Communication At Work

The Importance of Effective Communication in the Workplace

6 min read
Lynsey May Sutherland
Lynsey Sutherland

When building strong working relationships and a resilient workplace, clear lines of communication are a must – especially when you have team members working remotely

Communicating effectively with your team can boost employee engagement, morale, productivity and satisfaction. Effective communication is also essential for team collaboration and cooperation. 

We know communication is important at work, but the skill can be challenging to develop and implement – we are here to help you break down barriers and improve your messaging with our handy guide. 

What is effective workplace communication?  

We all know the basics of communication, but just because you’re sharing information doesn’t mean you’re communicating it effectively. According to Gallup research, only 7% of workers strongly agree that communication is accurate, timely and open in their workplace – that leaves a lot of room for improvement!

Good workplace communication is the ability to say what needs to be said clearly and in the most appropriate way at the most appropriate time. That means effective communication can differ depending on the information that needs to be shared. 

Why good communication is essential at work

Good communication results in higher levels of understanding, which is vital for personal and professional development. Here are a few ways that working on your workplace communication can benefit everyone.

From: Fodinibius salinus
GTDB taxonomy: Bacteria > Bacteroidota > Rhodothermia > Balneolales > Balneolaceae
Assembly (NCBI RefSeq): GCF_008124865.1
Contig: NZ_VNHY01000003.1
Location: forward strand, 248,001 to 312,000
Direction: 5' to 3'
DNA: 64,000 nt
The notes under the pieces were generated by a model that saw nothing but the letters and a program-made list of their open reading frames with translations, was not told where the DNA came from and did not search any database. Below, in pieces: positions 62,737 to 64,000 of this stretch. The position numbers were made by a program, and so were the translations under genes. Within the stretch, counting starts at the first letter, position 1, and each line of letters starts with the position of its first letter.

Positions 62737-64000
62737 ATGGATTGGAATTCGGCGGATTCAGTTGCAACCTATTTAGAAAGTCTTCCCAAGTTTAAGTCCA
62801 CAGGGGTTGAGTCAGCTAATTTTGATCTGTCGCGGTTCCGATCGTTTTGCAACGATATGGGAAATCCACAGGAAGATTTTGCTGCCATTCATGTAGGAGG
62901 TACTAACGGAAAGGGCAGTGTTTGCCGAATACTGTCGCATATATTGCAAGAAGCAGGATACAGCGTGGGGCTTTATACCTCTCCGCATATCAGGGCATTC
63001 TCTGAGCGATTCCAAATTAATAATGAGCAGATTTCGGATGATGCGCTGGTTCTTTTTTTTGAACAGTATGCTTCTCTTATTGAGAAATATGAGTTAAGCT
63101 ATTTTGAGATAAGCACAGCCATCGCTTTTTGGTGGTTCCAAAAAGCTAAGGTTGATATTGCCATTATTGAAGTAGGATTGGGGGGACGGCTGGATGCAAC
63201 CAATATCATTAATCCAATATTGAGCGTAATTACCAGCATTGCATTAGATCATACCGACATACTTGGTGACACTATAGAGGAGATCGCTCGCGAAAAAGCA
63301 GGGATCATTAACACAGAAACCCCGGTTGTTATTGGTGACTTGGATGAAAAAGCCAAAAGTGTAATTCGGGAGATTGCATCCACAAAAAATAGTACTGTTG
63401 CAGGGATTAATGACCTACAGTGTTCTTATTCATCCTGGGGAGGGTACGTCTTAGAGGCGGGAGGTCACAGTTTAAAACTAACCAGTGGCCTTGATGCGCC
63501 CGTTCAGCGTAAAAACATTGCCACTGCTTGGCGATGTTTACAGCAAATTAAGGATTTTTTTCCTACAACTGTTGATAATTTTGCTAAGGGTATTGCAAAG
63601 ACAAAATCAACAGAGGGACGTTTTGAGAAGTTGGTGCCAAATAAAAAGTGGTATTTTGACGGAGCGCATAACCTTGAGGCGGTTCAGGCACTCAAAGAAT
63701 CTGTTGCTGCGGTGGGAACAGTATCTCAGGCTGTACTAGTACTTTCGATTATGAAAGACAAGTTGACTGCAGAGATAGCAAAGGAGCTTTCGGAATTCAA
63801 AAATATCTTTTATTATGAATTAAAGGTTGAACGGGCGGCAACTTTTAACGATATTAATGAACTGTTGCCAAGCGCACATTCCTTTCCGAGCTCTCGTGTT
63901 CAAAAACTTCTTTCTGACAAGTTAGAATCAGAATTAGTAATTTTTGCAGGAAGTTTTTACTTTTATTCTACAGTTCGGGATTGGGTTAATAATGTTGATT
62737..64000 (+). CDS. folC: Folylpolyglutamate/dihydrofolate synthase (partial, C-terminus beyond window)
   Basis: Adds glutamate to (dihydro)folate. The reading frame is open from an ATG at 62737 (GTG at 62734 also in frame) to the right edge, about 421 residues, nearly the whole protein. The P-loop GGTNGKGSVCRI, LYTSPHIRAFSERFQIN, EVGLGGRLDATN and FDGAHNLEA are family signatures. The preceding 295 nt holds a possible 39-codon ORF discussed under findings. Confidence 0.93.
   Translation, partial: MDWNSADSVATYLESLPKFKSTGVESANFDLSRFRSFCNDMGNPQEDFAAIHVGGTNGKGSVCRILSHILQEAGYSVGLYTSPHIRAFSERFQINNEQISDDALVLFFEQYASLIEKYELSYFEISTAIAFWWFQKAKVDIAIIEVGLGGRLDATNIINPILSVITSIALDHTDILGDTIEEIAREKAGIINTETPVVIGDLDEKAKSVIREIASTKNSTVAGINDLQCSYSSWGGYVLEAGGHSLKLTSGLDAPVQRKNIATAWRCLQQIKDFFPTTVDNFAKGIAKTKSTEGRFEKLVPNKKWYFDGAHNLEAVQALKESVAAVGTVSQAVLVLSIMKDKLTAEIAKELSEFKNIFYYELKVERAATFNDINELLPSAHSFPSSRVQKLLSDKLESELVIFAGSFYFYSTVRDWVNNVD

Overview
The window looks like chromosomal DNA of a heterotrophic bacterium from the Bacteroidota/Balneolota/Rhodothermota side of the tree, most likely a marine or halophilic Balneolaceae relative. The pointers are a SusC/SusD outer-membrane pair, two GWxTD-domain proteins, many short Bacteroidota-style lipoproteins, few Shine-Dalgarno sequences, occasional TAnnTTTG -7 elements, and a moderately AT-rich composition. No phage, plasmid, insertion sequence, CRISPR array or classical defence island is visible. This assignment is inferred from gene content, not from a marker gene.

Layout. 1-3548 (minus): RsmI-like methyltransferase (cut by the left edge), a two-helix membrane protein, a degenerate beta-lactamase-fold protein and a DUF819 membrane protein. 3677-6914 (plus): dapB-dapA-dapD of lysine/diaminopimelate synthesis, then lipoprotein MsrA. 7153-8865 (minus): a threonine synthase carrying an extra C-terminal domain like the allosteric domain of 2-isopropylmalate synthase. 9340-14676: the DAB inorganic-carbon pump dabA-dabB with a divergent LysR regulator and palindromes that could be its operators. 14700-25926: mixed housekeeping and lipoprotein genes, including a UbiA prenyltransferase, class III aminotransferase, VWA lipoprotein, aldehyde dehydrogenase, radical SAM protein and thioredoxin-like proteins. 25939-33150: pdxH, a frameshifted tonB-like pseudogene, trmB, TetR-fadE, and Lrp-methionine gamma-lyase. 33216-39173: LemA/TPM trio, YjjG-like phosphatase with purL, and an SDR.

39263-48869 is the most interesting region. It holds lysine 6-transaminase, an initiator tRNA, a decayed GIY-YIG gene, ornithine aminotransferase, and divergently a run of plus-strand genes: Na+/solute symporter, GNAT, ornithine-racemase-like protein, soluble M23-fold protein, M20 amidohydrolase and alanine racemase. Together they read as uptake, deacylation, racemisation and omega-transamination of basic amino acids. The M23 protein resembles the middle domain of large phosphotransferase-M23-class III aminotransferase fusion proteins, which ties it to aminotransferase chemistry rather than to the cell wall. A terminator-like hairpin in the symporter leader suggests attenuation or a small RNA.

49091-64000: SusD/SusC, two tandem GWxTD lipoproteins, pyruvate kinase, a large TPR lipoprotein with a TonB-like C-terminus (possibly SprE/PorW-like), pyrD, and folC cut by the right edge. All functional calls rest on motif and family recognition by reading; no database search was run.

It reduces wasted effort

One of the most frustrating things about poor communication in the workplace is the amount of time it can waste. For example, if you roll out a new holiday system with poor instructions, there’s a decent chance that your teams won’t understand and will make mistakes, creating a massive time drain for individuals, managers and HR. 

It improves productivity

Not only does clear communication end the sort of misunderstandings that can waste time and effort, but it also helps boost productivity. According to a study by CMSwire, 97% of employees believe communication impacts their ability to carry out tasks efficiently on a daily basis. 

Once everyone knows that expectations and plans will be laid out clearly and without fuss, they can trust instructions and adapt to change better. 

It boosts growth and morale 

Employees who know they can rely on their organisation to give them important updates and feedback regularly can relax and concentrate on their growth and development. 

When organisational or personal feedback is late, missing or confusing, people tend to start fretting about the unknown. The Economist found that 31% of employees cited communication barriers are a reason for low morale. 

It creates more resilient workplace relationships

Good relationships are all about good communication. When people can share ideas, issues and even praise without any danger of misunderstanding, you can create relationships that can withstand the sort of problems that come up in workplaces all the time.  

It improves team collaboration

If you want your team to be able to connect, you need to make it easy for them to communicate. Teams that can’t and don’t talk to each other will naturally be more insular, which means they may not feel able to rely on each other when needed. 

Common types of communication in the workplace

When it comes to communication, there’s no one rule to fit everything. Your organisation may share information in many ways, and they can always benefit from a little extra attention. A few areas to consider include:

Leadership communication

How you cascade information to your managers and teams greatly impacts how it is received. Leaders are often incredibly busy and juggling a huge number of commitments, but if there’s one thing worth carving out time for, it’s communication.